IDEAS home Printed from https://ideas.repec.org/p/qsh/wpaper/70936.html
   My bibliography  Save this paper

A Model of the Safe Asset Mechanism (SAM): Safety Traps and Economic Policy

Author

Listed:
  • Ricardo J. Caballero
  • Emmanuel Farhi

Abstract

The global economy has a chronic shortage of safe assets which lies behind many recent macroeconomic imbalances. This paper provides a simple model of the Safe Asset Mechanism (SAM), its recessionary safety traps, and its policy antidotes. Public debt plays a central role in SAM as long as the government has spare fiscal capacity to back safe asset production. We show that Quantitative Easing type policies have positive eff ects on spreads and output. In contrast, Operation Twist type policies, where the duration of public debt held by the public is reduced, can be counterproductive. Monetary policy commitments work if they support future bad states of nature. All these policies depend on fi scal capacity. Once the latter runs out, short term cyclical policy becomes ineff ective. In contrast, credible long run fiscal consolidation relaxes the fi scal capacity constraint and enhances the e ffectiveness of short term policy. An economy that is near its scal limits is susceptible to runs on its public debt and to destabilizing feedback loops.

Suggested Citation

  • Ricardo J. Caballero & Emmanuel Farhi, 2013. "A Model of the Safe Asset Mechanism (SAM): Safety Traps and Economic Policy," Working Paper 70936, Harvard University OpenScholar.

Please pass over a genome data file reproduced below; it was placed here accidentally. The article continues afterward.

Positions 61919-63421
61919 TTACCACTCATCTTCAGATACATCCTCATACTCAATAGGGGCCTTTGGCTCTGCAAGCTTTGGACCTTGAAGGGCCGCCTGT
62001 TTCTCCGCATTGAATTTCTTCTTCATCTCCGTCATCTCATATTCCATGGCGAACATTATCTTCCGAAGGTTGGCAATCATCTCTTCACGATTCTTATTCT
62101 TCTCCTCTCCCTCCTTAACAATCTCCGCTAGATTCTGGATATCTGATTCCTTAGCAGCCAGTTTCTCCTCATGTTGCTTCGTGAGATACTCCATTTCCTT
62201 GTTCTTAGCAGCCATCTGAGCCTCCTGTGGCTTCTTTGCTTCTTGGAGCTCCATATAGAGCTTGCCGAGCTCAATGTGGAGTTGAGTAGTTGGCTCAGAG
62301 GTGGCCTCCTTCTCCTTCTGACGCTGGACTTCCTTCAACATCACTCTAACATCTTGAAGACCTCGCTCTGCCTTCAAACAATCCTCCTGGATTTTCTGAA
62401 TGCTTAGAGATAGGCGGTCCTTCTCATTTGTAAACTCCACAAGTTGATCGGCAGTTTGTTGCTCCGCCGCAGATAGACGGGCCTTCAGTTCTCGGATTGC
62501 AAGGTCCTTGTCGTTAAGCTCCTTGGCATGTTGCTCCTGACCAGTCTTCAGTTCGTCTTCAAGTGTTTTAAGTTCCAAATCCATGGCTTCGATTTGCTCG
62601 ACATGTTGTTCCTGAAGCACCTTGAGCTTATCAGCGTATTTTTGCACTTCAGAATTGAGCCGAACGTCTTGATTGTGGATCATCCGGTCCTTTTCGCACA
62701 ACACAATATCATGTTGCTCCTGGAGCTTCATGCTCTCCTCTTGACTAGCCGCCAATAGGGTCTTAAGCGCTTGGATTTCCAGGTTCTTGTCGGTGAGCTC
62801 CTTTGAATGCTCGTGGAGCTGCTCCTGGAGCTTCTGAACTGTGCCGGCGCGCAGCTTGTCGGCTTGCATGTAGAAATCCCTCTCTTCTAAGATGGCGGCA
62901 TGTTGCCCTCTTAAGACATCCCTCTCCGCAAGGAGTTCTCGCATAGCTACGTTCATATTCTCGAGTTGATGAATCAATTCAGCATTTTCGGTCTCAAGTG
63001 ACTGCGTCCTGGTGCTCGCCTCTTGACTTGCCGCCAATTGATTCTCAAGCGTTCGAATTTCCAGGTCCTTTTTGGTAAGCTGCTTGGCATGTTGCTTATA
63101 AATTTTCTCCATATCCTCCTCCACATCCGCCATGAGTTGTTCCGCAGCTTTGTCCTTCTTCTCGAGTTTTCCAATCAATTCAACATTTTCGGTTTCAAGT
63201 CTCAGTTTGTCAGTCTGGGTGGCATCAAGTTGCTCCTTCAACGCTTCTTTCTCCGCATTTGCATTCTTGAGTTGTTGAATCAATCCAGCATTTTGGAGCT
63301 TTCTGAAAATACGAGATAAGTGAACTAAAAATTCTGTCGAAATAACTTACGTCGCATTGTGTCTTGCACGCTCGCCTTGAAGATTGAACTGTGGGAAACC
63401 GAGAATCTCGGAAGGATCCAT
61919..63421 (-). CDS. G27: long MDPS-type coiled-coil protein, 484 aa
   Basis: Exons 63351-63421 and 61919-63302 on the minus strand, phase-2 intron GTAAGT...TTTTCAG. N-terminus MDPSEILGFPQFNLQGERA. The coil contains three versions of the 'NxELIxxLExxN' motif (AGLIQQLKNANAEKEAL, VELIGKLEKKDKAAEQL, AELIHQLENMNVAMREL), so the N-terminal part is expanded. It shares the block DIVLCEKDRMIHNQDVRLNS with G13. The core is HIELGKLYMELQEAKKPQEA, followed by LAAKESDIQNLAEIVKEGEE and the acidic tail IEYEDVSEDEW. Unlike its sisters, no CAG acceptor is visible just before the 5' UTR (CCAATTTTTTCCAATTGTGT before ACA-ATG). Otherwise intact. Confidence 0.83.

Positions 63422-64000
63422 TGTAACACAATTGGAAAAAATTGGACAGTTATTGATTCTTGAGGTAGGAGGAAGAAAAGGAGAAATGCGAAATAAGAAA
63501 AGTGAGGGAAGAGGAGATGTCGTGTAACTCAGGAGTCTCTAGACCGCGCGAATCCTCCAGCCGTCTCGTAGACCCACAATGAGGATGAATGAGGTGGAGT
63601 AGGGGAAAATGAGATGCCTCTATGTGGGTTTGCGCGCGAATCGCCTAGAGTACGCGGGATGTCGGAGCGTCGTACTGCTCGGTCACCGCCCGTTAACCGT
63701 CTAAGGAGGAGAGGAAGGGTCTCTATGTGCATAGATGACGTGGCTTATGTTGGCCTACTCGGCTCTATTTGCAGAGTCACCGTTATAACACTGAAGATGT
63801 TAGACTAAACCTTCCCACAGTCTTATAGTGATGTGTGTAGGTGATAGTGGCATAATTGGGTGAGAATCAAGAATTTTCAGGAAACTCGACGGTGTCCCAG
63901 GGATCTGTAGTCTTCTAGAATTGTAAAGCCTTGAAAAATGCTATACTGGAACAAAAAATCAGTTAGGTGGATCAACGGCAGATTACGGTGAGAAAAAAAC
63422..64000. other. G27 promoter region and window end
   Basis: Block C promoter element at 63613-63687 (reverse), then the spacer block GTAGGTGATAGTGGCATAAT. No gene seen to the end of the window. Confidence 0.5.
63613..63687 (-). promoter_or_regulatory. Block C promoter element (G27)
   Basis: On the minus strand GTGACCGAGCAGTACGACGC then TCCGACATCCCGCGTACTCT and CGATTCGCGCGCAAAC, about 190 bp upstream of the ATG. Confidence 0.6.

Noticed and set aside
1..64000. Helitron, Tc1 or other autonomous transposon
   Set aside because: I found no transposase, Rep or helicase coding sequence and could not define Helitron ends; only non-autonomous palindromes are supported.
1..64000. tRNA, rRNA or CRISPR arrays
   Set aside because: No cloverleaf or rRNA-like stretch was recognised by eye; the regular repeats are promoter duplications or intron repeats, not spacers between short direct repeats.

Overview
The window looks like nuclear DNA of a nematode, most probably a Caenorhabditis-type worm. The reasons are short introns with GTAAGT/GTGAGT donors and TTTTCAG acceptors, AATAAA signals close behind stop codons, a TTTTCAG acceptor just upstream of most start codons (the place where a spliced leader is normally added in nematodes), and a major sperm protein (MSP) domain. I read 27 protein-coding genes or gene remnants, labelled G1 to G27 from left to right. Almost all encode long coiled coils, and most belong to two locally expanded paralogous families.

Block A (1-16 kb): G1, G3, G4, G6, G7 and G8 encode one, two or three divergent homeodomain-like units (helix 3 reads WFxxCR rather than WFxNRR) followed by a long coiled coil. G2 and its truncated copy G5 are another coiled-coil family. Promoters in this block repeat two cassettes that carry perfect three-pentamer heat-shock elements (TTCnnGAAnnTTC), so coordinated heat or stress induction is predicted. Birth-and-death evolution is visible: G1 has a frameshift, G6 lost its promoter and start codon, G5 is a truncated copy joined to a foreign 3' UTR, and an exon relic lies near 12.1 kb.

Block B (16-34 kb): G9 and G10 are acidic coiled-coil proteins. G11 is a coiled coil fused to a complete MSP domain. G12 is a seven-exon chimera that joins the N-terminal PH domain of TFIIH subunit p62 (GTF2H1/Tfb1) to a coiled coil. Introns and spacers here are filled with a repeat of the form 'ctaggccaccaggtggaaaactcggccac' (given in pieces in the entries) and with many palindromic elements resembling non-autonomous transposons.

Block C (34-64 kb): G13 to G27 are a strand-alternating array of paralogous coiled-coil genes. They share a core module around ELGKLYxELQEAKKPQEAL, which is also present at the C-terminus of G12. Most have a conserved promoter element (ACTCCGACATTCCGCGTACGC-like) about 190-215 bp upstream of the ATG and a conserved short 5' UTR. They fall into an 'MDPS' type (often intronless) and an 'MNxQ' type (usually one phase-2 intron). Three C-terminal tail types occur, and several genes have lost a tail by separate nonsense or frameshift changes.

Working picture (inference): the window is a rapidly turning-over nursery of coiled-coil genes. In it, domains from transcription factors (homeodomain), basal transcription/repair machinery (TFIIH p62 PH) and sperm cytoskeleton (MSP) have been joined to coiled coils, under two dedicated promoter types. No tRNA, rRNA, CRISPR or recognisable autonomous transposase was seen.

• Handle: RePEc:qsh:wpaper:70936
    as

    Download full text from publisher

    File URL: http://scholar.harvard.edu/farhi/node/70936
    Download Restriction: no

    Other versions of this item:

    References listed on IDEAS

    as
    1. Arvind Krishnamurthy & Annette Vissing-Jorgensen, 2012. "The Aggregate Demand for Treasury Debt," Journal of Political Economy, University of Chicago Press, vol. 120(2), pages 233-267.
    2. Jeremy C. Stein, 2012. "Monetary Policy as Financial Stability Regulation," The Quarterly Journal of Economics, Oxford University Press, vol. 127(1), pages 57-95.
    3. Veronica Guerrieri & Guido Lorenzoni, 2017. "Credit Crises, Precautionary Savings, and the Liquidity Trap," The Quarterly Journal of Economics, Oxford University Press, vol. 132(3), pages 1427-1467.
    4. Arvind Krishnamurthy & Annette Vissing-Jorgensen, 2011. "The Effects of Quantitative Easing on Interest Rates: Channels and Implications for Policy," Brookings Papers on Economic Activity, Economic Studies Program, The Brookings Institution, vol. 42(2 (Fall)), pages 215-287.
    5. Bengt Holmstrom & Jean Tirole, 1998. "Private and Public Supply of Liquidity," Journal of Political Economy, University of Chicago Press, vol. 106(1), pages 1-40, February.
    6. Bansal, Ravi & Coleman, Wilbur John, II, 1996. "A Monetary Explanation of the Equity Premium, Term Premium, and Risk-Free Rate Puzzles," Journal of Political Economy, University of Chicago Press, vol. 104(6), pages 1135-1171, December.
    7. Lawrence Christiano & Martin Eichenbaum & Sergio Rebelo, 2011. "When Is the Government Spending Multiplier Large?," Journal of Political Economy, University of Chicago Press, vol. 119(1), pages 78-121.
    8. Emmanuel Farhi & Ivan Werning, "undated". "Fiscal Multipliers: Liquidity Traps and Currency Unions," Working Paper 78556, Harvard University OpenScholar.
    9. Anton Korinek & Alp Simsek, 2016. "Liquidity Trap and Excessive Leverage," American Economic Review, American Economic Association, vol. 106(3), pages 699-738, March.
    10. Gorton, Gary & Metrick, Andrew, 2012. "Securitized banking and the run on repo," Journal of Financial Economics, Elsevier, vol. 104(3), pages 425-451.